Here’s another concur about recall not working reliably with wildlife. I’ll probably have a dissenting opinion because I live in an area with a lot of wildlife, lots of it harmful, but there’s exactly one place I’d leave my dog off leash (and she has pretty good recall) - a fenced dog park. Walking a dog off leash in any area that will have any other dogs/wildlife is a disaster waiting to happen. I’ll admit, sometimes I drop our 15’ nylon leash when we’re hiking in the woods - but my dog stays on heel and I can step on the lead if I have to stop her. It only takes one other person with an aggressive dog or some large wildlife to send us to the emergency vet. (Again, I probably feel differently about it because I live somewhere with dangerous urban wildlife.)

If you do want to try, my trainer suggested having a separate word for emergency recall. When you begin using it, it should come with a HUGE jackpot, like the BEST treat imaginable and TONS of it. You could even use a loud whistle to create a very intense, startling noise to break into prey drive. Don’t use it for every day returns. But consider keeping pup on leash, even if you drop it, to retain some control in emergency situations.
posted by Nyx at 7:13 PM on November 19, 2017 [9 favorites]


Our next-door neighbors and friends are professional dog trainers. They do a program called stay and train where a dog spends the days with them for 7-10 days learning a variety of skills. One they teach is called the "emergency down." It's a down-stay, at a distance, precisely for situations like the one you're describing. They start teaching it in a controlled environment without distractions (here is a Facebook video link) but continue training in increasingly chaotic environments. In their own facility, the distractions can include wheelchairs, strollers, joggers, and other dogs, but they then go out into the community to practice around other people, and in unpredictable places like trails that are also used by joggers, a downtown plaza, and so on. So part of the trick is to make working on this a priority, and to do it not only in areas where distractions are minimized, but to expose the dog to greater and greater distractions.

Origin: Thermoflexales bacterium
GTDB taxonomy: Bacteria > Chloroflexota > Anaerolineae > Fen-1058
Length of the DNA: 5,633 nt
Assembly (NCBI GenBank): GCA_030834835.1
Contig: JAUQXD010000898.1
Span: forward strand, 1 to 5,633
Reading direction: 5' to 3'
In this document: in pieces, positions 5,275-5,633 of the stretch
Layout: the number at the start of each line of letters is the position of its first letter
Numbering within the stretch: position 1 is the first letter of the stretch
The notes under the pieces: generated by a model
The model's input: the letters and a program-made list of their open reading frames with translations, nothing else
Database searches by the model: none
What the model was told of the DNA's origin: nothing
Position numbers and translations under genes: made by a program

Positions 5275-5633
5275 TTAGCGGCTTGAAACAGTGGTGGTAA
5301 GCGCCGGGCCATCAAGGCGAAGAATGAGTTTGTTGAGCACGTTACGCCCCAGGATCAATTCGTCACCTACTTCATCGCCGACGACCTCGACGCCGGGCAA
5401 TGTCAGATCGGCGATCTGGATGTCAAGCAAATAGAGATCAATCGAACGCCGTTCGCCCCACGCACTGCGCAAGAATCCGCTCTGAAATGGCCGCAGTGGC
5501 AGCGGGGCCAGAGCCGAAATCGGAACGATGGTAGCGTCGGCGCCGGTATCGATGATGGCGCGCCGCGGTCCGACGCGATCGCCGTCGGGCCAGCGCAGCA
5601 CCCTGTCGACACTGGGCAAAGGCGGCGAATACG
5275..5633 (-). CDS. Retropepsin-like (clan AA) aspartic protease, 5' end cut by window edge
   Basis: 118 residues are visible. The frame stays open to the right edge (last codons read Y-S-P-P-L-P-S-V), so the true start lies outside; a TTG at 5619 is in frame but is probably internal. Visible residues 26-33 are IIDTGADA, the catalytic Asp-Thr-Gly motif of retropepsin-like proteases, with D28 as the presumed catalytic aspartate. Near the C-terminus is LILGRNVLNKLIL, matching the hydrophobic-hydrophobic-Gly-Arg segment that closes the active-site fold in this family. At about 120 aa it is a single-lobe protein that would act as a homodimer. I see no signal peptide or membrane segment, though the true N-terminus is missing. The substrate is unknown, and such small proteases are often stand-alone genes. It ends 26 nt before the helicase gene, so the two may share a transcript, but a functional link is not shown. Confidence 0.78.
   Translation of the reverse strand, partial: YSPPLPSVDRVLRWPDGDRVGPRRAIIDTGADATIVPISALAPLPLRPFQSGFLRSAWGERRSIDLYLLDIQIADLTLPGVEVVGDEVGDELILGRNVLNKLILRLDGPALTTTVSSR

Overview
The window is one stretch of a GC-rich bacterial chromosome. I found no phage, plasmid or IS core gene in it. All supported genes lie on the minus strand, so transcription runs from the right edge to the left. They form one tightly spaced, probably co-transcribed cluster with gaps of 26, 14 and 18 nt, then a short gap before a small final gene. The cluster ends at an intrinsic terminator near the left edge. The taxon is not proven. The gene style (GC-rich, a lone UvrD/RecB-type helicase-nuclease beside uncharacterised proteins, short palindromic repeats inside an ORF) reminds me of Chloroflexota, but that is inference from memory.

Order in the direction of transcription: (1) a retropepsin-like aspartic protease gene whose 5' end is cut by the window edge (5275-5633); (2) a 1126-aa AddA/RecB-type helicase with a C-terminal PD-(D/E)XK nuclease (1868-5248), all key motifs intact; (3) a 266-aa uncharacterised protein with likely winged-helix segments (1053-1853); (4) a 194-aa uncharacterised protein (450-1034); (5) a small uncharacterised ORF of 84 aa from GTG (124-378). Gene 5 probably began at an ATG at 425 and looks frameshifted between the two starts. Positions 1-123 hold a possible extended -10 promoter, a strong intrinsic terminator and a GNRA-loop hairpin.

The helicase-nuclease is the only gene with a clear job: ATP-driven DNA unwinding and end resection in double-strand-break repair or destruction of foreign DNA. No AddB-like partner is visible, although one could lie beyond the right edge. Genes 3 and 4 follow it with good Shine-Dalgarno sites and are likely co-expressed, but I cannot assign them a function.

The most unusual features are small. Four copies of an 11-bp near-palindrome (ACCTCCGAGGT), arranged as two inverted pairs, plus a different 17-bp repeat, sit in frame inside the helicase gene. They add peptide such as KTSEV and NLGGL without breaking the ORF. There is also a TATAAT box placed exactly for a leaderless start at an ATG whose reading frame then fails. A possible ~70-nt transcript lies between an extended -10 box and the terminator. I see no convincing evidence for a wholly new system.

Our friends do use remote training collars. It may be helpful to know that these are not necessarily "shock" collars. There are collars that can be set to use a vibration, a sound, or another attention-getting reminder instead of the static electric charge that most people think of when they think of remote training collars. A vibration or tone can remind the dog to pay attention to its trainer/owner in a chaotic environment, or when there's a high-value distraction like baby boars.

Huggy is an extremely excellent dog name.
posted by Orlop at 2:33 AM on November 20, 2017 [3 favorites]


She's beautiful and you must have been terrified. First, even at the dog park, carry a leash. I would take her out and train quite a bit on recall with 0 - 3 treats for every success, and literally calling her for no reason 10 or more times. Recall does need a lot of reinforcement. I would also go where the boar are, on a strong leash, and practice sitting and stand calmly with the boar in view (and scent). Also, I suspect that if she'd gotten close enough for them to harm her, she'd have turned and run away. My Jack Russell Terrier fully believes he is a large and fearsome beast, but when confronted by a larger dog who doesn't get the joke, he knows to turn and run and not confront.
posted by theora55 at 9:32 AM on November 20, 2017 [1 favorite]


I'm giving her super premium fish filet in oil as her jackpot treat. Reinforcing her training sounds like a path I need to go down anyhow. Cannot hurt. Also a refresher of "let's go" is probably a good idea.

But it also sounds to me like I need to leave her on leash near the boar territory. (and yes, it was terrifying. and unfortunately, she was right in mamma boar's face at a certain moment and showed no signs at all of sanity.)

There have been some really helpful tips here, thank you!
posted by frumiousb at 4:44 AM on November 21, 2017